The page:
Pakistan President Pervez Musharraf has launched his memoirs in the United States, a day after rumours of a coup swept through his country.
President Musharraf's memoirs present him as a strong leader
In the Line of Fire explains why Gen Musharraf ended his support for the Taleban after the 11 September attacks.
He has said the US threatened to bomb Pakistan "back to the Stone Age" unless it joined the fight against al-Qaeda.
On Sunday, an unusually extensive power outage across Pakistan fuelled rumours of a coup, quickly denied by officials.
In the past, military coups have been accompanied by information clampdowns.
Gen Musharraf himself seized control of Pakistan in a bloodless coup seven years ago.
Before the book hit the bookshops, he said the US warning had been delivered by former Deputy Secretary of State Richard Armitage to Pakistan's intelligence director.
Mr Armitage, however, denied this account.
"I would never say that. I don't command aircraft and I didn't have the authorisation," he told the BBC last week.
President George W Bush has said he was "taken aback" by Gen Musharraf's allegations.
In the book, Gen Musharraf also lauds Pakistan army's "landmark" performance during the 1999 Kargil conflict with India, and claims that the Indian army's attempts at capturing Pakistani territory sparked off the war.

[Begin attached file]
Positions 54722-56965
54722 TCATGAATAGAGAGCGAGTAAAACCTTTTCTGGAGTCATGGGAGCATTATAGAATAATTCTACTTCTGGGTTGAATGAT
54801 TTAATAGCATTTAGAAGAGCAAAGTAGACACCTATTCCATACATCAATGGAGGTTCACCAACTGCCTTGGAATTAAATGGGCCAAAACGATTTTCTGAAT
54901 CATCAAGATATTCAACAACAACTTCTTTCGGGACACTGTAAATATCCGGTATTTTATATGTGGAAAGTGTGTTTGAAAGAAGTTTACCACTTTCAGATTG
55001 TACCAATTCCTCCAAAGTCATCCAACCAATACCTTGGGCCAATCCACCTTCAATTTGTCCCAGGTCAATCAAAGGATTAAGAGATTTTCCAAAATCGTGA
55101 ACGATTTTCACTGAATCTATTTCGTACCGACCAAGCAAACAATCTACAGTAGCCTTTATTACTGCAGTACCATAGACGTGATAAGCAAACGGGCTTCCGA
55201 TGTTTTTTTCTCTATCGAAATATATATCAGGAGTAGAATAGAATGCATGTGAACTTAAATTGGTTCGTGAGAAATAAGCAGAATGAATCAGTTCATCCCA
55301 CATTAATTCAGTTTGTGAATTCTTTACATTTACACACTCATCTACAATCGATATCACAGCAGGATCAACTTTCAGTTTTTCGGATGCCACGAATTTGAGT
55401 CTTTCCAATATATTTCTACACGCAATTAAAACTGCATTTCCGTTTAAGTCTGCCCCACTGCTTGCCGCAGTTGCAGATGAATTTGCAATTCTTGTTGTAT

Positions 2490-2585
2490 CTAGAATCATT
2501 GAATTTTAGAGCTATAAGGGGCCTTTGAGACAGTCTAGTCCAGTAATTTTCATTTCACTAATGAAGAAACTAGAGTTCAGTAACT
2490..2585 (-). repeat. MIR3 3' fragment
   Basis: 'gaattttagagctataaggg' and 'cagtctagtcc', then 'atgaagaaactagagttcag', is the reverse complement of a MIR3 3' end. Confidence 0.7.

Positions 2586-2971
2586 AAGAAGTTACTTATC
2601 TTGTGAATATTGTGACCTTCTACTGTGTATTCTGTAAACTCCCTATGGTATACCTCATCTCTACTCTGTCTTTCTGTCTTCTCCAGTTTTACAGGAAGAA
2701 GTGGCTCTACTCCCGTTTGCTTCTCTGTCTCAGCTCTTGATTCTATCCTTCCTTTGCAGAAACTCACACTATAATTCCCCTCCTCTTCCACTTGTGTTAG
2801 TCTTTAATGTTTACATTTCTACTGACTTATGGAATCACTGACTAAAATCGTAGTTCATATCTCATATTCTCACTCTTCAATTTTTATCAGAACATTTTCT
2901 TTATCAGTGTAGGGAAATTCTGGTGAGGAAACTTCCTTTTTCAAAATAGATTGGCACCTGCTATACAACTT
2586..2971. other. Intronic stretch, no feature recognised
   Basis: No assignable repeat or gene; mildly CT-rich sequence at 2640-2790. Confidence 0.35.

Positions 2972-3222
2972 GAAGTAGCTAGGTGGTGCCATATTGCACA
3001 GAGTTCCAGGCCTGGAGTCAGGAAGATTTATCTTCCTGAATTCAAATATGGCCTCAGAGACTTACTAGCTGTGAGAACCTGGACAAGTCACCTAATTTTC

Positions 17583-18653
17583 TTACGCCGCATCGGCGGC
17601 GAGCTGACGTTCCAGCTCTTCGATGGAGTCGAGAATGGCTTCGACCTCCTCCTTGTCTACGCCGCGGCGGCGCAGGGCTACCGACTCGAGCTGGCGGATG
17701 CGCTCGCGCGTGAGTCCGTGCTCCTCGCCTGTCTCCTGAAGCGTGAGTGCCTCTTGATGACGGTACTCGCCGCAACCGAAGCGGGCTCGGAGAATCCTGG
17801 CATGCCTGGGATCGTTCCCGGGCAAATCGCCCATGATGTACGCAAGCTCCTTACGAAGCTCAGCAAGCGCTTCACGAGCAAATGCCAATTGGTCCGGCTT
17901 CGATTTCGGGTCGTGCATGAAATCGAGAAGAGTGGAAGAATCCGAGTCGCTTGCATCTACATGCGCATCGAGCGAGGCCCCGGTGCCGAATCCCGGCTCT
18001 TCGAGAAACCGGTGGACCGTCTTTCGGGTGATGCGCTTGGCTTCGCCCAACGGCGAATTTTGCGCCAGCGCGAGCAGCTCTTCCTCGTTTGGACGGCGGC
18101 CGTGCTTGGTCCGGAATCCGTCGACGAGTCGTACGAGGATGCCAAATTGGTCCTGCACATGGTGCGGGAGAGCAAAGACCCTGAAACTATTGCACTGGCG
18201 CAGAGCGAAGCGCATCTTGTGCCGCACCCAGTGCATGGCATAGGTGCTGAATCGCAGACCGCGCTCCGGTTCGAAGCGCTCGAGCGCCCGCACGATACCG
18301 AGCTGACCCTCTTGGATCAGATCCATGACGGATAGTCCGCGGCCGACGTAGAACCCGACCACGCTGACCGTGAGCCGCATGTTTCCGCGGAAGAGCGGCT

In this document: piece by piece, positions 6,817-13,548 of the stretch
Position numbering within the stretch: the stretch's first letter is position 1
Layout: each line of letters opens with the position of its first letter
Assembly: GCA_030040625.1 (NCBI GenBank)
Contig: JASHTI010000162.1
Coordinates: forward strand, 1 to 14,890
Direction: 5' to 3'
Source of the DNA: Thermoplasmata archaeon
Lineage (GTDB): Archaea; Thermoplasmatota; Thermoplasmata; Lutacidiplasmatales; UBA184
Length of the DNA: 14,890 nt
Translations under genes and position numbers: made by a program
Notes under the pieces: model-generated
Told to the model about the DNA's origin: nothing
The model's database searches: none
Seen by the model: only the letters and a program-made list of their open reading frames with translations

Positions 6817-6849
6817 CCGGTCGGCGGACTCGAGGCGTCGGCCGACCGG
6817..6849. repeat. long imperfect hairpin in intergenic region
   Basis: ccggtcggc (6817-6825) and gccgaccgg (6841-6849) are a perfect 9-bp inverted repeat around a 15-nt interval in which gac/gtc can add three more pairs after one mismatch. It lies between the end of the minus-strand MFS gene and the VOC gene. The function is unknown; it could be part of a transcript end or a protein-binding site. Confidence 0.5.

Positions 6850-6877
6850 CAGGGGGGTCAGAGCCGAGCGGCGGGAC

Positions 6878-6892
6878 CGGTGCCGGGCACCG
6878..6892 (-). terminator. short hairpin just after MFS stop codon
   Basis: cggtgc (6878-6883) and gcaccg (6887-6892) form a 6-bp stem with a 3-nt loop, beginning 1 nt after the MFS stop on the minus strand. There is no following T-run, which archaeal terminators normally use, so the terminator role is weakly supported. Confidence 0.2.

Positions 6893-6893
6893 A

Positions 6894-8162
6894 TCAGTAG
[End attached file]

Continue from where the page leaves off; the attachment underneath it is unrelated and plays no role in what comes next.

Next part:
As the book was being launched on Monday, President Musharraf and his Afghan counterpart, Hamid Karzai, continued to blame each other for the resurgence of extremism in their region.
The Pakistani leader accused Mr Karzai of failing to discourage support for the Taleban among his countrymen.
For his part, President Karzai - who is also in the US - said Mr Musharraf had not done enough to close down religious schools that promoted extremism.
The opposition accuse Gen Musharraf of being autocratic
The two men are due at the White House with President Bush later this week.
Sunday's blackout was followed by reports that the Pakistani leader was undergoing a medical check-up in Texas.
All this raised speculation to a fever pitch, says the BBC's Barbara Plett in Islamabad.
Journalists were inundated with phone calls from people who wanted to know if power was changing hands in Islamabad.
Officials strongly denied the rumours, saying the president was having a routine physical examination and he was perfectly fit.
They said the blackout had been triggered by the breakdown of a transmission line, not sabotage.
Speaking from the US, Gen Musharraf called the rumours "nonsense".
"We are a stable country, not a banana republic," he said.
However, our correspondent says the fear rippling through Pakistan was taken by opposition leaders as further proof of what they have long charged - that behind the pro-Western rhetoric stands an autocratic regime.